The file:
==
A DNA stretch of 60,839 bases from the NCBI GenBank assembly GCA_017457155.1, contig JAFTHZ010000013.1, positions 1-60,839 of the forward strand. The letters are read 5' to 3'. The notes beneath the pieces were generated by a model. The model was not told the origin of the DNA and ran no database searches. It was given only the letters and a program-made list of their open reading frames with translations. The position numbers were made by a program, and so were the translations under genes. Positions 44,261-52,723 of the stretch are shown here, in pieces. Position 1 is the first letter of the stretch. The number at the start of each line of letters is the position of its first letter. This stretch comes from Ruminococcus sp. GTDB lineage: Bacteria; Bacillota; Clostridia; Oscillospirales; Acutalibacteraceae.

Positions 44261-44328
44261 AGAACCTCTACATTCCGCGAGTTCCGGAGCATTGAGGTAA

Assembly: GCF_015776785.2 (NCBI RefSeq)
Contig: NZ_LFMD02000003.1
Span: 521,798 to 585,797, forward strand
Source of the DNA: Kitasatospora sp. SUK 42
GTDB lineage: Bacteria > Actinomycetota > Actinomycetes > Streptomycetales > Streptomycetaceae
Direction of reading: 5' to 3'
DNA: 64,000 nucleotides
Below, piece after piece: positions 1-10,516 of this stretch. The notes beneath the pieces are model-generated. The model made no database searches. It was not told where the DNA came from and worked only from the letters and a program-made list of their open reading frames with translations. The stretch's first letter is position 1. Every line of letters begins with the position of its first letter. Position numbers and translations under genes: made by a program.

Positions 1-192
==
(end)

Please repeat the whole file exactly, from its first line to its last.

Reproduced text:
A DNA stretch of 60,839 bases from the NCBI GenBank assembly GCA_017457155.1, contig JAFTHZ010000013.1, positions 1-60,839 of the forward strand. The letters are read 5' to 3'. The notes beneath the pieces were generated by a model. The model was not told the origin of the DNA and ran no database searches. It was given only the letters and a program-made list of their open reading frames with translations. The position numbers were made by a program, and so were the translations under genes. Positions 44,261-52,723 of the stretch are shown here, in pieces. Position 1 is the first letter of the stretch. The number at the start of each line of letters is the position of its first letter. This stretch comes from Ruminococcus sp. GTDB lineage: Bacteria; Bacillota; Clostridia; Oscillospirales; Acutalibacteraceae.

Positions 44261-44328
44261 AGAACCTCTACATTCCGCGAGTTCCGGAGCATTGAGGTAA

Assembly: GCF_015776785.2 (NCBI RefSeq)
Contig: NZ_LFMD02000003.1
Span: 521,798 to 585,797, forward strand
Source of the DNA: Kitasatospora sp. SUK 42
GTDB lineage: Bacteria > Actinomycetota > Actinomycetes > Streptomycetales > Streptomycetaceae
Direction of reading: 5' to 3'
DNA: 64,000 nucleotides
Below, piece after piece: positions 1-10,516 of this stretch. The notes beneath the pieces are model-generated. The model made no database searches. It was not told where the DNA came from and worked only from the letters and a program-made list of their open reading frames with translations. The stretch's first letter is position 1. Every line of letters begins with the position of its first letter. Position numbers and translations under genes: made by a program.

Positions 1-192